Title page for ETD etd-06102012-040208
|Type of Document
||Luukkonen, David R.
||Status and breeding ecology of the loggerhead shrike in Virginia
||Master of Science
||Fisheries and Wildlife Sciences
|Fraser, James D.
|Adkisson, Curtis S.
|Scanlon, Patrick F.
|Stauffer, Dean F.
|Date of Defense
Although loggerhead shrikes (Lanius ludovicianus) are still relatively widespread, Breeding
Bird Survey results indicate that breeding population have declined substantially in Virginia and
other parts of the species' range. Loggerhead shrikes should be considered for federal threatened
status. I studied breeding chronology, productivity, and habitat use of 20 loggerhead shrike pairs
in 1985 and 36 pairs in 1986. Yearly productivity in this Ridge and Valley population was 2.44
young raised to independence per breeding pair. Shrikes selected eastern red cedars (Juniperus
virginiana) and hawthorns (Crataegus spp.) as nest support more than expected based on availability.
Shrikes selected more, produced more young in, and were more likely to reoccupy active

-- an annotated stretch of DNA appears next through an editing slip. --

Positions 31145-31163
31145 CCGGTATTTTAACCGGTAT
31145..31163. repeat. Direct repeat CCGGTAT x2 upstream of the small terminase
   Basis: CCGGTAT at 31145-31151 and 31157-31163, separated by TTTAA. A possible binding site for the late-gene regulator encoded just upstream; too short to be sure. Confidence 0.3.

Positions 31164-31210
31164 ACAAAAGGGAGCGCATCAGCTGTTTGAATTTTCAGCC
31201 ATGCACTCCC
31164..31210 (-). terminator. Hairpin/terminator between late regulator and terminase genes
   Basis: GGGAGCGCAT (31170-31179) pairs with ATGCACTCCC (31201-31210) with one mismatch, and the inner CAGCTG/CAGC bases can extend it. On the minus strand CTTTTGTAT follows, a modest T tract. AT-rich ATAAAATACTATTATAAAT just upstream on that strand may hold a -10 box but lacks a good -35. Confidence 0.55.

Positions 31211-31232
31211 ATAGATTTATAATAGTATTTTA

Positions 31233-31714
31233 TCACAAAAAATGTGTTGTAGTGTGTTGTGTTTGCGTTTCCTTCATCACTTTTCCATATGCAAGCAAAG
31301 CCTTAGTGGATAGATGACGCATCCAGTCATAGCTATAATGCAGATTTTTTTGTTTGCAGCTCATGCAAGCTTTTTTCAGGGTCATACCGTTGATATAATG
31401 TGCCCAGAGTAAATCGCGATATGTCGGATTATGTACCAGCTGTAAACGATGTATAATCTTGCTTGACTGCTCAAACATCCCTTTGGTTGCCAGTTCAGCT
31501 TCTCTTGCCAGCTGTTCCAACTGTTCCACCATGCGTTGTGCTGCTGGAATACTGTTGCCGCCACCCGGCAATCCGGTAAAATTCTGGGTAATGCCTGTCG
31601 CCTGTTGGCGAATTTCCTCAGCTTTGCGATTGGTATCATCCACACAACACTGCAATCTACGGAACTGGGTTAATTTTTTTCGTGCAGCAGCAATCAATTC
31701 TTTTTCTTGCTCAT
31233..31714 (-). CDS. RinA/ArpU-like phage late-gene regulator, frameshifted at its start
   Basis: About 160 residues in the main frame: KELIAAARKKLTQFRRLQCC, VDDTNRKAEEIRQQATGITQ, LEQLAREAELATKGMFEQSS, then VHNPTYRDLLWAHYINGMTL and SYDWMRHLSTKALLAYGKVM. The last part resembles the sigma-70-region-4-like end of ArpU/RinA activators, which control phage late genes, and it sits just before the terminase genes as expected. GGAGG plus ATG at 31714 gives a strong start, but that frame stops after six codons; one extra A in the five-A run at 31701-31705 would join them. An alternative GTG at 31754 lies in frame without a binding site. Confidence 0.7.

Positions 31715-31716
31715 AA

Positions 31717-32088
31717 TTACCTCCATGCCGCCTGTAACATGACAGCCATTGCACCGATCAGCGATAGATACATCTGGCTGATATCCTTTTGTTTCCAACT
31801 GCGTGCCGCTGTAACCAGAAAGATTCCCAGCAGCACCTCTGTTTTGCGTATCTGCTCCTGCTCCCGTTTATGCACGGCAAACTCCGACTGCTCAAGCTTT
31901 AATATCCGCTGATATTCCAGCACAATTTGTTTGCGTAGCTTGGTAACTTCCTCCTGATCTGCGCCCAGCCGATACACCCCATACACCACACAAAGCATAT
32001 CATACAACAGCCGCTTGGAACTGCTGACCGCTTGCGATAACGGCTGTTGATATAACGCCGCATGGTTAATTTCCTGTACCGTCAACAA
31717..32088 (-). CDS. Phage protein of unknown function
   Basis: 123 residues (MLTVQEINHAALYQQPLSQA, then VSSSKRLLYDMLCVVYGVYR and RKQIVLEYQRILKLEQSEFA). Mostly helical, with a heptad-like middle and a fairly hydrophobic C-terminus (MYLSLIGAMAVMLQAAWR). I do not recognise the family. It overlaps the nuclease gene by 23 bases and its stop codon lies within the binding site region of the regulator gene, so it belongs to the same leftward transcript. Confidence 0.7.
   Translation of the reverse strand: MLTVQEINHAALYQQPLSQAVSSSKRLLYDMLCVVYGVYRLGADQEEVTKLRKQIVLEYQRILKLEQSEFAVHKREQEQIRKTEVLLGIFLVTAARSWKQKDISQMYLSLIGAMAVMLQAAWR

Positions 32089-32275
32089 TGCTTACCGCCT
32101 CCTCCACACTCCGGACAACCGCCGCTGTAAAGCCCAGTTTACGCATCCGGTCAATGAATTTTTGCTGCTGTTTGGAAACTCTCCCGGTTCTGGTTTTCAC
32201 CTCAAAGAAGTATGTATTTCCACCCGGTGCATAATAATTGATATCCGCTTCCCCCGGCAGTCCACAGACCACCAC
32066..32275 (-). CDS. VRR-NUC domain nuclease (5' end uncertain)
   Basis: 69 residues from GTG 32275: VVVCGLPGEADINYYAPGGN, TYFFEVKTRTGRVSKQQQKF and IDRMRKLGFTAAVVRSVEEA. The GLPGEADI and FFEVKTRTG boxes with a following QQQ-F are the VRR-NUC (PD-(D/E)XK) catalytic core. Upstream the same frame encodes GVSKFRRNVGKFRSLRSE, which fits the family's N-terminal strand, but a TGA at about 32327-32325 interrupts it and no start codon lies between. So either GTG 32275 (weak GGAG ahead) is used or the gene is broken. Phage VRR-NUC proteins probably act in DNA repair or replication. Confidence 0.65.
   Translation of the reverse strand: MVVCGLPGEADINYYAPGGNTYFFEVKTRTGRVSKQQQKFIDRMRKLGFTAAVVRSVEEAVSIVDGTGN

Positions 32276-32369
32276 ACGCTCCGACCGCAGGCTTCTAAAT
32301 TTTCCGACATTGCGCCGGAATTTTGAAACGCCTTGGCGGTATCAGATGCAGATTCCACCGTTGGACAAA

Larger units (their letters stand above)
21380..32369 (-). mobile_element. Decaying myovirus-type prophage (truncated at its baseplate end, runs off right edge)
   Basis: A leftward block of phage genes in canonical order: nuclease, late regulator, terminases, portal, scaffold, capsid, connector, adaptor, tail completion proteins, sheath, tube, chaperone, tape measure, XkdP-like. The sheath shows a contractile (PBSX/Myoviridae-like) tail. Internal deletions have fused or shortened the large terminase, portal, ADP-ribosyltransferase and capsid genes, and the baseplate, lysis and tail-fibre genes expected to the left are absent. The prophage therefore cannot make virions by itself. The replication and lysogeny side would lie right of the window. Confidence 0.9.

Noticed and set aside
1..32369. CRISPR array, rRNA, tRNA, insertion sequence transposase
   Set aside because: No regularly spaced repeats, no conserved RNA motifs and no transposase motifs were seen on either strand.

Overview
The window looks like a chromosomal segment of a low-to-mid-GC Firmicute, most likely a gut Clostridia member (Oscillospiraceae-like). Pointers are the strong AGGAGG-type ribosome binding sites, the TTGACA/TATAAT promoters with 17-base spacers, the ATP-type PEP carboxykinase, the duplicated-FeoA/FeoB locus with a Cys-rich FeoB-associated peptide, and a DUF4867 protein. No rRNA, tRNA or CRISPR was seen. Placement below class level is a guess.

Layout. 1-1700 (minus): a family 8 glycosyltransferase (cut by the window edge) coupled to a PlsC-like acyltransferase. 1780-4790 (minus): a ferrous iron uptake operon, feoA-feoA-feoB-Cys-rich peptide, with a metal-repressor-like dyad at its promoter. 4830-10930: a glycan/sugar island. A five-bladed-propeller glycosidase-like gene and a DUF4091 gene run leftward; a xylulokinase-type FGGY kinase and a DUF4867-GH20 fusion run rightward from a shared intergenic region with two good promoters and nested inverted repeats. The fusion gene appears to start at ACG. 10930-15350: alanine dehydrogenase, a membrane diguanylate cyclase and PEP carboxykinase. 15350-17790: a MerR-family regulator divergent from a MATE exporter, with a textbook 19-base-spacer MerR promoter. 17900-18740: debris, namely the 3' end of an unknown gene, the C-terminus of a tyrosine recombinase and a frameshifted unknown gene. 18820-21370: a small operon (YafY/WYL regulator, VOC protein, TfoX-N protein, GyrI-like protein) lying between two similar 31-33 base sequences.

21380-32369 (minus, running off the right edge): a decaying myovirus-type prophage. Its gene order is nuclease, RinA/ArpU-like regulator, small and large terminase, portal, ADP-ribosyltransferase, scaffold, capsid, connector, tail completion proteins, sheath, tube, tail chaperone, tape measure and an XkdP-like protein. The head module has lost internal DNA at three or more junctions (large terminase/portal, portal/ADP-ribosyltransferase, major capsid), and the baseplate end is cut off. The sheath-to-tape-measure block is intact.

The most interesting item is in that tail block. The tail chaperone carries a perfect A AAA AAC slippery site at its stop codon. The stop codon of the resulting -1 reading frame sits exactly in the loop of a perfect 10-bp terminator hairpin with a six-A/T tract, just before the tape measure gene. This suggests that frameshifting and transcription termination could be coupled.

pastures compared to other habitat types. Herbaceous vegetation structure can limit shrike prey
availability and may be responsible for the differential productivity and reoccupancy in active versus
idle pastures: These results led to the development of hypotheses to explain the shrike decline.
Shrikes are very sensitive to changes in successional stages of grassland foraging areas. Changed
land-use practices such as smaller areas of farmland and pasture, and larger fields and area of
row crops, may partially explain the decline in Virginia. Changes in the intensity, phenology, or
placement of cattle gazing can result in lowered shrike productivity and may have also contributed to the decline. Further studies of shrike reproductive, success, mortality, and habitat use should be
conducted in stable and declining populations.
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